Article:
LiveEnglish with Livemocha teacher and host Miranda chimes in on our Diary of a Language Teacher series.
If you are one of the over ten-thousand people who follow the LiveEnglish with Livemocha English language learning sessions on Facebook, you’ll recognize this gal: Miranda is your host and teacher every weekday at 18:00 GMT. When she heard about Livemocha’s Diary of a Language Learner / Language Teacher series, she was excited to share with her students and the Livemocha community what her experience is as a teacher. Here she introduces herself and tells her story of going from student to teacher.
Here’s Miranda in her own words.
Before I was a language teacher, I was a language learner. I grew up in Albuquerque, New Mexico. The city is named after a Spanish duke who governed New Mexico (then called New Spain) in the 1600′s. We have street names like “Paseo Del Norte” and “Alameda”. Everyone here knows what “¿Cómo estás?” means, and most people know that the surname “Jaramillo” is pronounced “Ha-ra-mi-yo”. I grew up in an English-speaking household, but Spanish and Mexican influences were all around me. When it came time to take a language course in high school, the obvious choice was, well, Spanish. But I had no idea that learning a second language would shape the rest of my career, and more importantly, the rest of my life.
My first Spanish teacher was Señora Ogle. She printed out lyrics and had us sing along to Shakira, Enrique Iglesias, and Ricky Martin. When she said “Siéntense”, we sat down. When she said “perro”, we barked “guau guau”. (That’s the sound dogs make in Spanish.) We even pantomimed throwing up to learn the verb “vomitar”. (Apparently, our teacher wasn’t squeamish.) From Señora Ogle, I learned that it’s not enough to learn new words by translation – you have to imagine, internalize, and attach words to images, actions, and situations, not the equivalent word in your native language. I have never forgotten the grammar and vocabulary words that she taught me 10+ years ago. And because of that first taste of Spanish, I could never get enough.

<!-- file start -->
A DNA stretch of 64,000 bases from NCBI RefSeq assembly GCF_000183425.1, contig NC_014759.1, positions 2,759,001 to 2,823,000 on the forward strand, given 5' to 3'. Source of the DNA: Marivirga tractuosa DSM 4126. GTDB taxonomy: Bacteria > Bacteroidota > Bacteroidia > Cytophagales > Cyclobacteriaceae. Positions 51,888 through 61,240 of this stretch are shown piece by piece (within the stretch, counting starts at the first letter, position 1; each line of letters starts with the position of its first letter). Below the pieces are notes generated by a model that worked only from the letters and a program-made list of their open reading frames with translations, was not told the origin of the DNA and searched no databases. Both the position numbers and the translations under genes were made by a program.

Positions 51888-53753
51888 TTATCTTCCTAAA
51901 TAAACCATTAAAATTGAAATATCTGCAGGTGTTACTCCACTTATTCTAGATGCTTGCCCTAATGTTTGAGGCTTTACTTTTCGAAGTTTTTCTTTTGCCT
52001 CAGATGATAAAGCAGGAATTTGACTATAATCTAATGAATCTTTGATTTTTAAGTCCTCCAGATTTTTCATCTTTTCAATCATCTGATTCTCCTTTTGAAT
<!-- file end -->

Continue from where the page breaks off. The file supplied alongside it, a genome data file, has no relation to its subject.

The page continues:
“The day I stopped worrying was the day I really achieved conversational fluency.”
I went on to take as many Spanish classes as my high school offered. When I got to college, I did the same. I listened to Spanish radio. I watched Spanish news. In terms of grammar and listening comprehension, I was fluent. But talking with native speakers gave me anxiety attacks. What if they couldn’t understand me? What if they made fun of me?
Then I had the opportunity to volunteer for my church in Minneapolis. I worked in communities made up of immigrants and refugees from Mexico, Central and South America, Laos, and West and East Africa. I taught conversational English classes and helped people study for job interviews and naturalization. “Don’t be scared,” I would tell them. “Don’t worry about mistakes – just communicate!” What a hypocrite I was! How could I insist that they do something that I wouldn’t? I realized that I needed to take my own advice. So I did. The day I stopped worrying was the day I really achieved conversational fluency. After I lost the anxiety, not only could I talk with people about virtually any topic in Spanish, I could also translate to and from Spanish. Because of my newfound confidence, I even learned basic phrases in Hmong, Swahili, and a number of tribal languages.
After I finished my volunteer service, I returned home, finished my degree in English and Spanish education, and married my best friend from college, who coincidently happens to be a native Spanish speaker. (Side note: To improve your command of a new language, you don’t have to fall in love with a native speaker, though it certainly doesn’t hurt!) When I took my first trip to Mexico to meet my future in-laws, I found myself chatting with my mother-in-law and thought to myself, “What if I had never shaken the fear of making mistakes? Would I be having this conversation today?” Probably not. I may still have married my husband, but I most likely would have sat in silence and lost out on experiences and relationships with a whole other culture.
“As a language teacher, I try to help students overcome their fear of making mistakes…”
Now I speak Spanish on a daily basis, but I remember all that I went through to learn a new language. The excitement, the frustration, the embarrassment. As a language teacher, I try to help students overcome their fear of making mistakes (especially in speaking), something that held me back for a long time. I wish everyone could understand that native speakers are, for the most part, very willing to help someone that is trying to learn their language. I took advantage of that help by asking questions like “How do you say _____?” or “What does that mean?” or “What do you call it when you… ?” Everyone around me was my teacher. (Everyone, that is, who could put up with my incessant questions.) I encouraged people to correct my mistakes. I asked them to be brutal and tried very hard not to get offended when they were. If anyone ever made fun of me, I don’t remember it. It turns out that my original concerns were way overblown. Often I meet people who have had years of English grammar and still refuse to speak it because they are scared. “Stop stressing out!” I want to yell at them. But I know that like me, everyone needs to have their own language epiphany.
Miranda is an English and Spanish teacher. Find her free English classes on Facebook every weekday at LiveEnglish with Livemocha. She currently lives in Albuquerque, New Mexico, USA, where she and her husband are raising two bilingual children.